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Conflict with China is inevitable unless the U.S. changes course, Beijing's new foreign minister warns

The fiery comments echoed President Xi Jinping's remarks blaming U.S. efforts to contain China for deteriorating relations and suggesting Beijing would increasingly seek to push back.
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BEIJING — The U.S. and China are hurtling toward inevitable “confrontation and conflict” unless Washington changes course, Beijing’s new foreign minister warned Tuesday.

Chinese Foreign Minister Qin Gang’s fiery comments underlined the deepening tensions between the world’s two largest economies in the wake of the surveillance balloon saga and Russia’s war in Ukraine.

They echoed similarly sharp remarks Monday by China’s leader, Xi Jinping, blaming U.S. efforts to contain China for deteriorating relations and suggesting Beijing would increasingly seek to push back.

Qin spoke at a news conference in Beijing, his first since he took office in December, on the sidelines of the annual meeting of China’s rubber-stamp legislature, where Xi is expected to complete the biggest government reshuffle in a decade.

In a wide-ranging rebuke of U.S. policies, Qin — who until recently was the Chinese ambassador to the U.S. — questioned President Joe Biden’s assertion that the U.S. seeks competition with China but not conflict.

“In fact, the U.S. side’s so-called competition is all-round containment and suppression, a zero-sum game,” he said, suggesting conflict may be unavoidable unless Washington stops trying to suppress Beijing.

“The U.S. side supposedly wants to put ‘guardrails’ on Sino-U.S. relations and not to clash,” Qin continued. “In fact, it wants China not to respond in words or action when slandered or attacked. That is just impossible.

“If the U.S. side does not put on the brakes and continues down the wrong path, no amount of guardrails can stop the derailment and rollover into confrontation and conflict,” he said.

In a speech to political delegates Monday, Xi also accused the U.S. of trying to fence China in.

“Western countries led by the United States have implemented all-round containment, encirclement and suppression of China, which has brought unprecedented severe challenges to our country’s development,” he said, according to Xinhua, China’s state-run news agency.

Qin also criticized Washington’s decision early last month to shoot down a suspected Chinese spy balloon off South Carolina, repeating Beijing’s insistence that it appeared over U.S. territory by accident.

“The U.S. side violated the spirit of international law and international practice by making presumptions of guilt, overreacting, abusing force and making use of the issue to create a diplomatic crisis that could have been avoided,” he said.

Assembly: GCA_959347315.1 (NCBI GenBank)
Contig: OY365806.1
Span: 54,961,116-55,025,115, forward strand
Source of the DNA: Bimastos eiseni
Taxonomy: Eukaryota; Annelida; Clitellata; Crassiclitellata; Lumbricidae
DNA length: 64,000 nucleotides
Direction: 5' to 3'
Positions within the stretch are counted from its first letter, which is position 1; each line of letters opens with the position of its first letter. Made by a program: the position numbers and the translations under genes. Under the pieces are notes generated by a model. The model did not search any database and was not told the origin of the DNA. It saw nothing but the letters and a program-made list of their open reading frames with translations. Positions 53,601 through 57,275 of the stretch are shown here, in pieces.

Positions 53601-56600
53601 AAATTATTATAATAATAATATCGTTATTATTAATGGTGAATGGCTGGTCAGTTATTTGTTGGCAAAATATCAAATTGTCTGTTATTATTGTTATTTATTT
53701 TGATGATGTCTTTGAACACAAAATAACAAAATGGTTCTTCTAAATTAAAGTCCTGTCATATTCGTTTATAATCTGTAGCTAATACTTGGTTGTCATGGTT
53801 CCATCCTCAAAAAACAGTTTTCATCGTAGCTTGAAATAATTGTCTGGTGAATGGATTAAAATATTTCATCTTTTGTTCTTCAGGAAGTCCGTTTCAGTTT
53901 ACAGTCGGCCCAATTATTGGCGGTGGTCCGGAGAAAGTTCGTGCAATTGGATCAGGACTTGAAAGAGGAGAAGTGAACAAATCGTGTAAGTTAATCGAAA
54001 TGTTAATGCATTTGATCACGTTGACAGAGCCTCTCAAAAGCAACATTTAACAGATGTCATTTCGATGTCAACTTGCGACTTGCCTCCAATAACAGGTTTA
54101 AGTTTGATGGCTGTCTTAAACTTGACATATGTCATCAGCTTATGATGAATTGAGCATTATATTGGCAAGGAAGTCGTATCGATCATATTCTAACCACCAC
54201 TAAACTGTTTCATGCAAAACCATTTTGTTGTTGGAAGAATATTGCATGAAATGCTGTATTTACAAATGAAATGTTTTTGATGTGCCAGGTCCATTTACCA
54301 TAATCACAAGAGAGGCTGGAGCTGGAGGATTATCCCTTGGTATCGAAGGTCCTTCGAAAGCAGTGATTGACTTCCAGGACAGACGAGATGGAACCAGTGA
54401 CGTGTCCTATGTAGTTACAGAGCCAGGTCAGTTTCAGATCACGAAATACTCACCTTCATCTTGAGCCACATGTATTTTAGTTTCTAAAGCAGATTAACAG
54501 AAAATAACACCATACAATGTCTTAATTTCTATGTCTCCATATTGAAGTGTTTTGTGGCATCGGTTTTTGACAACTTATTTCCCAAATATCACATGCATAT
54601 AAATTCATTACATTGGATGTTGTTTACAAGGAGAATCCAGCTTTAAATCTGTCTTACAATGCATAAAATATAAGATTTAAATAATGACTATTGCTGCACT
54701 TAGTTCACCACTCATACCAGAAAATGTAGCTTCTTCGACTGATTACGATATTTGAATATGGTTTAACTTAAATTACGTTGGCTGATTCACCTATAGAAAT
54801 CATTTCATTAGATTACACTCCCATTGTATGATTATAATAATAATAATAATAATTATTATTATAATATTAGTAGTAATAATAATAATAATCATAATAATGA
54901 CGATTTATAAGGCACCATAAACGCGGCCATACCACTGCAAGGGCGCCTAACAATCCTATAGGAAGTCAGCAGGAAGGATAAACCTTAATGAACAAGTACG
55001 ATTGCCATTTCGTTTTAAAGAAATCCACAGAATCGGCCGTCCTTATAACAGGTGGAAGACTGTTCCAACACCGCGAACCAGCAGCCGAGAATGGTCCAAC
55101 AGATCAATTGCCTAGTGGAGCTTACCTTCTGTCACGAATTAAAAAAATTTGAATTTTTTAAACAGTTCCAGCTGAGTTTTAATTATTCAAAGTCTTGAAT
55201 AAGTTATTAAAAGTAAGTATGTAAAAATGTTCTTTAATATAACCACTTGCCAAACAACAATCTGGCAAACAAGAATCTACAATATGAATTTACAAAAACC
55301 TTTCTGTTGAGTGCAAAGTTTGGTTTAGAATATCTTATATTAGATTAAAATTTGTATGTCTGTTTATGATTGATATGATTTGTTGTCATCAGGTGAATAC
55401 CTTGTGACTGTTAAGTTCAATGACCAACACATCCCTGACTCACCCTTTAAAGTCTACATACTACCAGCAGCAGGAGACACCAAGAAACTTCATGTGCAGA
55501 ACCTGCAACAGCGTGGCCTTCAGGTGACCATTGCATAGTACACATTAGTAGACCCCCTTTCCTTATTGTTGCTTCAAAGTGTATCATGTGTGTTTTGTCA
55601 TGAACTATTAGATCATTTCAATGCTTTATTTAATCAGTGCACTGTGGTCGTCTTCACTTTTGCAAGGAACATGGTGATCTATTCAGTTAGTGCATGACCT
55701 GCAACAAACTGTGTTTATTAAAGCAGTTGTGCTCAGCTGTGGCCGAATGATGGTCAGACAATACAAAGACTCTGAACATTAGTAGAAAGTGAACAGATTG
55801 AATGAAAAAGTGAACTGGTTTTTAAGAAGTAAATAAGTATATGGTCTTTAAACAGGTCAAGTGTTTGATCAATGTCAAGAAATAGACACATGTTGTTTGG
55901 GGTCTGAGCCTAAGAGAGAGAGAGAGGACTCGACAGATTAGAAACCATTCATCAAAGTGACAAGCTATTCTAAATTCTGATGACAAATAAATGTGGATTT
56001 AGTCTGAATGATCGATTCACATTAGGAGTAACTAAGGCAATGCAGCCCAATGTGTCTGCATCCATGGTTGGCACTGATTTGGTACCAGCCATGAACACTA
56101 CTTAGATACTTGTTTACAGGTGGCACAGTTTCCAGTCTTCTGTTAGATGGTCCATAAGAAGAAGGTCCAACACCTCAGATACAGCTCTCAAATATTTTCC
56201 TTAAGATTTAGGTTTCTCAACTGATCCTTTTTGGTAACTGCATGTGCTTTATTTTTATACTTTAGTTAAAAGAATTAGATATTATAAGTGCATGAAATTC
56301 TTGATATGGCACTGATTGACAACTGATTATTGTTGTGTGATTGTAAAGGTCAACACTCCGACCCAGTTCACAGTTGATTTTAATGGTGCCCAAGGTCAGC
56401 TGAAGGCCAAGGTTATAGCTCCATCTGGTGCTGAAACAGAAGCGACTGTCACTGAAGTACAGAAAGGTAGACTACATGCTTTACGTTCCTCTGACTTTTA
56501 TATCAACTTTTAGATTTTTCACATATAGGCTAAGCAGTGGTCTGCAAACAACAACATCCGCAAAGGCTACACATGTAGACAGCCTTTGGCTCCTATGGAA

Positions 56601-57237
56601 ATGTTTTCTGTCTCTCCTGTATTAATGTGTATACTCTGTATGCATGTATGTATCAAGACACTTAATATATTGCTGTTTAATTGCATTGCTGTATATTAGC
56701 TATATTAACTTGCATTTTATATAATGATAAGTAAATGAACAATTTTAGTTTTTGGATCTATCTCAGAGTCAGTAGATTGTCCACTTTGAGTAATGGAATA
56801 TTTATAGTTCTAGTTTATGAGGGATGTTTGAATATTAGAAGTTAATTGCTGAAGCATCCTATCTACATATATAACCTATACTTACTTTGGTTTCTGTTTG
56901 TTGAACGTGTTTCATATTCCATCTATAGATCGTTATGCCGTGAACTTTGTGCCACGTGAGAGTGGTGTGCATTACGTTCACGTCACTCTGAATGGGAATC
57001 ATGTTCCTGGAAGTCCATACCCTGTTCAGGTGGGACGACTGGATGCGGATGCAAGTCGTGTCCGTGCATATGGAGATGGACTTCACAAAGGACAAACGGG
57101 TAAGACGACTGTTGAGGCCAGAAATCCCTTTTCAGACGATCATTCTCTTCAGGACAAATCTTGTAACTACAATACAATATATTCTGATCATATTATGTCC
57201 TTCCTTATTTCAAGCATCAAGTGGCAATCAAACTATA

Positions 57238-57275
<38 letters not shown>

Of Taiwan, the self-ruling island that Beijing claims as its territory, Qin said it was the first red line in China’s relations with the U.S., which is Taiwan’s most important international backer.

“The U.S. bears unshirkable responsibility for the creation of the Taiwan issue,” he said.

Xi Jinping Party Congress in China
Chinese President Xi Jinping is expected to complete the biggest government reshuffle in a decade at the annual meeting of the rubber-stamp legislature. Greg Baker / AFP - Getty Images

Qin said the U.S. had disrespected China’s sovereignty and territorial integrity by providing defensive weapons to the island, which Beijing has said it could take by force if necessary.

He also denied U.S. allegations that China is considering providing Moscow with ammunition and artillery to aid its fight against Ukraine.

The U.S. has warned China not to supply arms to Russia for its war. China and Russia declared a “no limits” partnership weeks before Russia invaded Ukraine a year ago, and China has tried to appear neutral in the conflict, refraining from condemning Russian aggression or even calling it an invasion.

Qin said Tuesday that China-Russia relations “must move steadily forward” as the world becomes more turbulent.

“China is neither the creator of the crisis nor a party to it, nor has it provided weapons to any party to the conflict, so why should China be blamed, sanctioned, pressured or even threatened?” Qin said.

He repeated calls for a negotiated solution to the Ukraine conflict. Western officials quickly dismissed a 12-point peace proposal that Beijing issued last month as too favorable to Russia.

“It is regrettable that efforts to persuade and promote talks have been undermined,” Qin said, “as if an invisible hand is pushing the conflict to escalate, taking advantage of the Ukrainian crisis to achieve certain geopolitical intentions.”

Eric Baculinao reported from Beijing and Jennifer Jett from Hong Kong.